“Leahy said he was afraid I’d get hurt; it was the nicest thing I’d heard,” said Coury, who graduated with a physical education degree  and went into coaching. Earning his way through the ranks, he first served as head coach of Mater Dei High School [in Santa Ana, Calif., going 85-9-5] where he tutored John Huarte, who went on to win the Heisman trophy at Notre Dame  and a eight-year career in the NFL.
There was no question who he wanted as his starting quarterback.
“Johnnie was the first guy I called. I knew he was the guy we needed to lead the team; I
had no interest in anybody else,” said Coury. “As soon as you watched him work out you could see how talented he was. At the time, you couldn’t find many guys that threw like him. Johnnie was phenomenal with the go route, he could hit a receiver in full stride as good as anyone. Once you met Johnnie, you knew right away he’s the guy you want to build a team around. His attitude, the way he worked in practice and understanding of the offense, were what you wanted in your quarterback. We gave him the option to audible because we trusted him that much.”
It was a special time for Coury who had his sons, Steve and Tim, on the staff. Steve coached the wide receivers and Tim, who handled public relations, was on the field for the games.
Someone who knows quite a bit about quarterback play was Breakers co-owner Randy Vataha. Grabbing 89 passes and 12 touchdowns from Heisman trophy winner, Jim Plunkett, at Stanford over two years, the duo were instrumental in leading the Cardinals (9-3) to a 27-17 Rose Bowl victory over Ohio State. His 10-yard touchdown catch in the fourth quarter helped seal the win, which denied the Buckeyes (9-1) a national title.
A 17th round pick by the Rams, he was released after preseason. An encouraging word from Plunkett got Vataha a tryout with the New England Patriots. Making an immediate impact, he was fifth in receptions with 51 catches and 17 yard average. [The Raiders Fred Bilentnikoff was the NFL leader with 61. Bilentnikoff and Vataha tied for second with nine touchdowns. Miami’s Paul Warfield led the league with 11]. From 1971-76, Vataha caught 178 passes, he also led the team with 46 receptions in ‘75.
Oddly enough, in the 1971 Hall of Fame game, Walton threw two touchdowns passes against the Houston Oilers. The first one was to Vataha on a post pattern.
“When Dick [Coury] told me who they were bringing in at quarterback, I liked the idea of a guy who spent time at the pro level,” said Vataha, who is president of Game Plan LLC in Boston, Ma. “Being away from the game that long, you wonder if his instincts and reaction time were up to speed.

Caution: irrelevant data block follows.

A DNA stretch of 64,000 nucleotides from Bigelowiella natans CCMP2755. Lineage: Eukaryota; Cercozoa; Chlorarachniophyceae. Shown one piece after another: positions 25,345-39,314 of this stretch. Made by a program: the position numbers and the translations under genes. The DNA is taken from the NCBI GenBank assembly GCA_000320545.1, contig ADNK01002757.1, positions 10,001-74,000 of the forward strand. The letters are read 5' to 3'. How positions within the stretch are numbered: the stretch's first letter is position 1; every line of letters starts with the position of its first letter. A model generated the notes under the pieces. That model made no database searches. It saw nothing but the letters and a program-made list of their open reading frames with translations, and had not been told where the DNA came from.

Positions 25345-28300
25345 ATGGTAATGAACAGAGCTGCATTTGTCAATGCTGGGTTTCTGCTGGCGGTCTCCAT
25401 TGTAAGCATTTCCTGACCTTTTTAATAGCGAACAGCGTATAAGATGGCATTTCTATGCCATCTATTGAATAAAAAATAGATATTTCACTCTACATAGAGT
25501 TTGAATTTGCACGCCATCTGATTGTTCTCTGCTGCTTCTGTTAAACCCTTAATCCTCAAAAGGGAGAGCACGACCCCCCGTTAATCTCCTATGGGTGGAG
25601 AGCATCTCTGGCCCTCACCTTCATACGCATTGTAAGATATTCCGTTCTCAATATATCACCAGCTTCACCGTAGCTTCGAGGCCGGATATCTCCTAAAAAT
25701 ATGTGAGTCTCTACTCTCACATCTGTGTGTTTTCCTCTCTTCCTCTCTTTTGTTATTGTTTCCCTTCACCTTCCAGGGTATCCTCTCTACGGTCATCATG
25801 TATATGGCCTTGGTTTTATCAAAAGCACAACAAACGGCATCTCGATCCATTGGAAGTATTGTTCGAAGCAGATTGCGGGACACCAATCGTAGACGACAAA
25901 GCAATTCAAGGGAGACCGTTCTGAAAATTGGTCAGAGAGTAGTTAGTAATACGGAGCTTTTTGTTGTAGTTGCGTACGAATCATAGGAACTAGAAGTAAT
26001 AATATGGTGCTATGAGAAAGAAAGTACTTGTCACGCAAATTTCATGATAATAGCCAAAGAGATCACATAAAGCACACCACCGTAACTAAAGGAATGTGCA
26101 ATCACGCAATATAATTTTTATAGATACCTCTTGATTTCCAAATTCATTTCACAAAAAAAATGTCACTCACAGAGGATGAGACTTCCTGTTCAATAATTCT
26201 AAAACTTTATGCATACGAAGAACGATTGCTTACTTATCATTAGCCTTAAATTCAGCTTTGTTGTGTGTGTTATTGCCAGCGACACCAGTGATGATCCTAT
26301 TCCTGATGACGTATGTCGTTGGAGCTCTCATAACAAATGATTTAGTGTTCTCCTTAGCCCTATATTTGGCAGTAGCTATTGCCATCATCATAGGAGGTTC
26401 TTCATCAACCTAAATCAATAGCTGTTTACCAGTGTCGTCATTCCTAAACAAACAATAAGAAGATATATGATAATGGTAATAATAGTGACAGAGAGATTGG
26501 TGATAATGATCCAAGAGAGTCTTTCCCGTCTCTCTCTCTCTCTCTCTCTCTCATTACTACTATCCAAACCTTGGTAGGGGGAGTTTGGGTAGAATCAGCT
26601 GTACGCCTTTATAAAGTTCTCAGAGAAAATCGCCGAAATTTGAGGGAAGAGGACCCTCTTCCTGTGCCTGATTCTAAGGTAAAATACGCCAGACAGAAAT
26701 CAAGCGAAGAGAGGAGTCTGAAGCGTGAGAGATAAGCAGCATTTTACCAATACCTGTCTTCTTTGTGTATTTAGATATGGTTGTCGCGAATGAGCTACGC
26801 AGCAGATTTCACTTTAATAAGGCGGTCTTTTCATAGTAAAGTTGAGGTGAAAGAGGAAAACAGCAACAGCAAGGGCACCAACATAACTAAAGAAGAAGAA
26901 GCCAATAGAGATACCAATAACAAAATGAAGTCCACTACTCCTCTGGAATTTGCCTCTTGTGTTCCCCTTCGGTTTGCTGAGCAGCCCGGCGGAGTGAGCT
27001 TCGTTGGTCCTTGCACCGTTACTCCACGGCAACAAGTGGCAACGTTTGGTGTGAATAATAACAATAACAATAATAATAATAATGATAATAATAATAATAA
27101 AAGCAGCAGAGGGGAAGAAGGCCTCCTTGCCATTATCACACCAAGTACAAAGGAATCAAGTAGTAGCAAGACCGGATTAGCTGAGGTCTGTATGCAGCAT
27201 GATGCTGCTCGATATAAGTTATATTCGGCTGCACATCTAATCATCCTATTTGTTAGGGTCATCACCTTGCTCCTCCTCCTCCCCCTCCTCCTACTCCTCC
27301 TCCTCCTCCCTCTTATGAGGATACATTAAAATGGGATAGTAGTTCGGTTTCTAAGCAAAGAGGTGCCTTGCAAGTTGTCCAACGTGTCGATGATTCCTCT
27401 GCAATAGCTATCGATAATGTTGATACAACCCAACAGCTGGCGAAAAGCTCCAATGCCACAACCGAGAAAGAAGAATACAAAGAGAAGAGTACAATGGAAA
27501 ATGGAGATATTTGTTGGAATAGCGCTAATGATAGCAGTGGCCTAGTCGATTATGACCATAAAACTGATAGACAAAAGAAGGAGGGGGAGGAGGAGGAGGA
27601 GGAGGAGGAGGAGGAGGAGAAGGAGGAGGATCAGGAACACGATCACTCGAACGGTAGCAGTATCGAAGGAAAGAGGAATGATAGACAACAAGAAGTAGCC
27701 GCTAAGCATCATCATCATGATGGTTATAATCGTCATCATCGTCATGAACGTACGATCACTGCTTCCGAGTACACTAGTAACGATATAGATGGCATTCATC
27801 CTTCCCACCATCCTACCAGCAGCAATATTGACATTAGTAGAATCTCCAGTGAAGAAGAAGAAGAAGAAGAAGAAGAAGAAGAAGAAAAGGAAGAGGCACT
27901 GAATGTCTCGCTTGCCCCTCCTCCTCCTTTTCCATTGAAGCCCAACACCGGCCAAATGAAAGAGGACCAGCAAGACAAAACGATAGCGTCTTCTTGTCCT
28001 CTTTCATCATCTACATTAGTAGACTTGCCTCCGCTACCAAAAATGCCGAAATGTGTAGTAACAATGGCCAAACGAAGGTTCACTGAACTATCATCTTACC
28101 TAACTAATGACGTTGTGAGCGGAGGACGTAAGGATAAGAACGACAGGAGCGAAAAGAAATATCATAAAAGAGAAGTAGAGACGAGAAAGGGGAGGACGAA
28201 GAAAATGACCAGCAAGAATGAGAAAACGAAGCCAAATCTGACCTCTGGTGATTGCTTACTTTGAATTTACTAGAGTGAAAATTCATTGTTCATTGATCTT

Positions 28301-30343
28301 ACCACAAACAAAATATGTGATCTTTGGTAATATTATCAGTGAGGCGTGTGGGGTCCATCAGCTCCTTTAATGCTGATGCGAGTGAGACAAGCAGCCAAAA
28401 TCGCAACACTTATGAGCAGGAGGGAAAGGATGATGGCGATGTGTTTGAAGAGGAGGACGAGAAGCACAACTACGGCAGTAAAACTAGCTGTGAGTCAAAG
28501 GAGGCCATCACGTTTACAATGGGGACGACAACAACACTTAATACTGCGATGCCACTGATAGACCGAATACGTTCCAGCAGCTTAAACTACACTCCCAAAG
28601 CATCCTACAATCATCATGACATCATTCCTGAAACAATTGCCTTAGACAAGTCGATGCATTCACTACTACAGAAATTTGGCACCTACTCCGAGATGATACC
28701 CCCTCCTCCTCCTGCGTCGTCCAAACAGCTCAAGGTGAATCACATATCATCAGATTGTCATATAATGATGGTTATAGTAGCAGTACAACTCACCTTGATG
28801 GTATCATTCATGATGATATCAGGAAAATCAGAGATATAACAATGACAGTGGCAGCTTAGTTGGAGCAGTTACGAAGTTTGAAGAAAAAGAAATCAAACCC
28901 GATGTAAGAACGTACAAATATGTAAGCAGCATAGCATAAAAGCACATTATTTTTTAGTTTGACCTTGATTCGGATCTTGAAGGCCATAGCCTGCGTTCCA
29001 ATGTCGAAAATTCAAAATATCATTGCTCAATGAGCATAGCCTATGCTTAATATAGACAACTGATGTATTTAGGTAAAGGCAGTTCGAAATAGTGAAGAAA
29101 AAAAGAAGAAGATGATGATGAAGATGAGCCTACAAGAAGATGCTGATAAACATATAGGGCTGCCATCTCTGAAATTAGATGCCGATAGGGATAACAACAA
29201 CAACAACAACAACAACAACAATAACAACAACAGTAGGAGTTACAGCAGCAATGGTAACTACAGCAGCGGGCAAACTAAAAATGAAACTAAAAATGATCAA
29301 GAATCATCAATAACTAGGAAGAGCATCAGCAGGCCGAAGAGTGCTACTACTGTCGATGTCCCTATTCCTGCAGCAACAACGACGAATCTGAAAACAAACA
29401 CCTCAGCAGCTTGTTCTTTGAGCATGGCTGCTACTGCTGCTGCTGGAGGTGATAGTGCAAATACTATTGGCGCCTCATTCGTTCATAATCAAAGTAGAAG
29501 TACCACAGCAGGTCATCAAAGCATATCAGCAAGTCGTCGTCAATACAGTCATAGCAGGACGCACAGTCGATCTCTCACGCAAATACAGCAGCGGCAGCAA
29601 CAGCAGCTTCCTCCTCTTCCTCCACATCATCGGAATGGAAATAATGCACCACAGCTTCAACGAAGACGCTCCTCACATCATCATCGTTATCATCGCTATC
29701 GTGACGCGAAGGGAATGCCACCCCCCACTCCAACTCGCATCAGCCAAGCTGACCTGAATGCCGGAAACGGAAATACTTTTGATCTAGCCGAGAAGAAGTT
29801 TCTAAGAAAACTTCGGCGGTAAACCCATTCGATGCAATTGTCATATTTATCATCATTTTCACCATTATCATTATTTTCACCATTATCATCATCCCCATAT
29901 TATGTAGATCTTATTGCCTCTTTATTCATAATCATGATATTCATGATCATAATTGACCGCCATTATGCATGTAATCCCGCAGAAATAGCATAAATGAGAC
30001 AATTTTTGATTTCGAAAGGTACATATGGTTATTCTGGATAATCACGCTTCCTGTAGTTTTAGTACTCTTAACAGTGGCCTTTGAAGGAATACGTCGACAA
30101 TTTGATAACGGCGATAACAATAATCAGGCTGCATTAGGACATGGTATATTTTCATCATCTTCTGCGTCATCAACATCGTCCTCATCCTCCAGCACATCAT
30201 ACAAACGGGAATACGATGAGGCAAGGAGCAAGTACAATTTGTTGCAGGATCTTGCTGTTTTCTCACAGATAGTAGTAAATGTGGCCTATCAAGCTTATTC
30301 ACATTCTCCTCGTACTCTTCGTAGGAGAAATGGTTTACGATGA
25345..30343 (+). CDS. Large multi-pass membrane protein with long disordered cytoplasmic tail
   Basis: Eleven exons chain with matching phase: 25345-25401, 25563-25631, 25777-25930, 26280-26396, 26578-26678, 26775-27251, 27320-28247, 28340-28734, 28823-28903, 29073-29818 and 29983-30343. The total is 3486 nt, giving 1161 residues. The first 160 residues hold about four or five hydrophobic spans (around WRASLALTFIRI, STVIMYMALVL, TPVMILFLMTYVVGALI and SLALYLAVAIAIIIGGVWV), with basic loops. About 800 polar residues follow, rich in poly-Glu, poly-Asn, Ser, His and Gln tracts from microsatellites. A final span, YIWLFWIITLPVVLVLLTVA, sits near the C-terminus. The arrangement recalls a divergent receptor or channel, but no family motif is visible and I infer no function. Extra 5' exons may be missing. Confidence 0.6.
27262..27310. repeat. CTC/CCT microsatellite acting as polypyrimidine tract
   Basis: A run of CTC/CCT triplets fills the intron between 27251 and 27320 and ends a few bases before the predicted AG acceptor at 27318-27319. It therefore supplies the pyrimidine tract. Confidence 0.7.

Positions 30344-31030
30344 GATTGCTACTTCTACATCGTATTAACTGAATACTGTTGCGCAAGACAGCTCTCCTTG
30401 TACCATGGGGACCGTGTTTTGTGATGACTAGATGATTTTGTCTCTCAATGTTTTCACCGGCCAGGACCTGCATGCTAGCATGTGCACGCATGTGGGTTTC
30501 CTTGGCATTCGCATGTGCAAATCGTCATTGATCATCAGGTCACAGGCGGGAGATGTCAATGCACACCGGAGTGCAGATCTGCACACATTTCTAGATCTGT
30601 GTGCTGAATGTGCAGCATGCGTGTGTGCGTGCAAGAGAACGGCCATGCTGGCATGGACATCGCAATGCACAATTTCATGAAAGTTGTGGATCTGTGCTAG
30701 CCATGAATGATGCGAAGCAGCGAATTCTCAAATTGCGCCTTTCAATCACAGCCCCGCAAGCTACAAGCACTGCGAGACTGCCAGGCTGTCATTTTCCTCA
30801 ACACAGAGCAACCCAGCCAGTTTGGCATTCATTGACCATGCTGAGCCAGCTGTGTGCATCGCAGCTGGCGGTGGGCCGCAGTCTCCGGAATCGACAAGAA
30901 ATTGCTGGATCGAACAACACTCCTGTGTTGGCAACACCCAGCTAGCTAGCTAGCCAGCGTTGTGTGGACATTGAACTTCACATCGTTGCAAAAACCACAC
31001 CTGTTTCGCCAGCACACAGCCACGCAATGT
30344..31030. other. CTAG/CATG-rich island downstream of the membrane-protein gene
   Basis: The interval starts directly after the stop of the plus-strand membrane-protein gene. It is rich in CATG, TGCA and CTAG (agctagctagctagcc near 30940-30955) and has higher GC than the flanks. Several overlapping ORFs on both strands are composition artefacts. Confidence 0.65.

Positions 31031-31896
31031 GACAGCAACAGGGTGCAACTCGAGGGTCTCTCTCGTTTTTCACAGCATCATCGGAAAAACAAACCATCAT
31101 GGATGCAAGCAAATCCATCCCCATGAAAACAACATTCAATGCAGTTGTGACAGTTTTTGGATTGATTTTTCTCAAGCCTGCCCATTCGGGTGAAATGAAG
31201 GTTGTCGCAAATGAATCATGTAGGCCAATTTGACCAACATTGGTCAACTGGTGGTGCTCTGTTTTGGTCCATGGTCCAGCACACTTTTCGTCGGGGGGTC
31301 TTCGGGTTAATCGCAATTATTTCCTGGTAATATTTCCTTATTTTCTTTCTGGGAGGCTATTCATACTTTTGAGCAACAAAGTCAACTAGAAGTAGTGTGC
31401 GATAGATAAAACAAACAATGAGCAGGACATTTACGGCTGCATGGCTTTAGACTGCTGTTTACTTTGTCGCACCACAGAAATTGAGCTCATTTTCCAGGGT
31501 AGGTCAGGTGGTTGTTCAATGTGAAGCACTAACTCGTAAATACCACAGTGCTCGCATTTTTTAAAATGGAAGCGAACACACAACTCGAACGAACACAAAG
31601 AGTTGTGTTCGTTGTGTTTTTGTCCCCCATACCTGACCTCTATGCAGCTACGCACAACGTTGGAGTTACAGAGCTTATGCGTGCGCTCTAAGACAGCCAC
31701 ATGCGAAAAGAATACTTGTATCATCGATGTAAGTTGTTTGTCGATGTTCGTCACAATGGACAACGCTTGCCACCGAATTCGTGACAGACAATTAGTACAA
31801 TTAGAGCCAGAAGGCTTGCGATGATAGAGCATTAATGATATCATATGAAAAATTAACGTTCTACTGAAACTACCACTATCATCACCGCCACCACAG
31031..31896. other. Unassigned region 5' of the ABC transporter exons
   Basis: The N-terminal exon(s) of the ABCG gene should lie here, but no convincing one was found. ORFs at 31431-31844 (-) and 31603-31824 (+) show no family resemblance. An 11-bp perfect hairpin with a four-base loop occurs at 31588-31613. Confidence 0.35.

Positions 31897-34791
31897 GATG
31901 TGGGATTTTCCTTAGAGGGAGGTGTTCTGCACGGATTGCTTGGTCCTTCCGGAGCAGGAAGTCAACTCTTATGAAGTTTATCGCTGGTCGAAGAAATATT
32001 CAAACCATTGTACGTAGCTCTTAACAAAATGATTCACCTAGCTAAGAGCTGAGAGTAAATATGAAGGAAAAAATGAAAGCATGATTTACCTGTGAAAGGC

“Once I saw him throw the ball and how he reacted in the offense, it quickly dispelled any concerns I had. The adjustments Walton made were immediate. You have to give Dick a lot of credit for taking the steps to get him here. We were very fortunate to have Johnnie, he was a great leader.
“We had some great quarterbacks in our league [Jim Kelly, Steve Young], Walton showed he could compete with any of them.
“Could he have that type of success at the NFL level? From my observation, I think Walton had all the pieces to succeed as a NFL starter. But if I had the answer I’d be making a lot of money as a personnel director. It’s a strange animal at the highest level; you really need the right opportunity.”
Throwing the ball in practice at Elizabeth City State kept Walton’s arm well tuned. He didn’t miss a beat. Passing for 3,772 yards with 20 touchdowns and completing 56 percent Walton was second in the USFL in yards and touchdowns. The Breakers went 11-7 finishing second in the Atlantic Division behind Philadelphia, who lost in the championship to the Michigan Panthers, 24-22.
A midseason classic at Nickerson Field on the campus of Boston University against the Panthers, the Breakers drove 76-yards to the two-yard line before time expired in a 28-24 loss. Providing plenty of excitement, Walton was 37-of-48 for 423 yards and three touchdowns [a record at the time].
Picked to finish last, the Breakers dropped three games by a total of 14 points, but rallied going 6-2 missing the playoffs by one game. They had the third best offense in the league.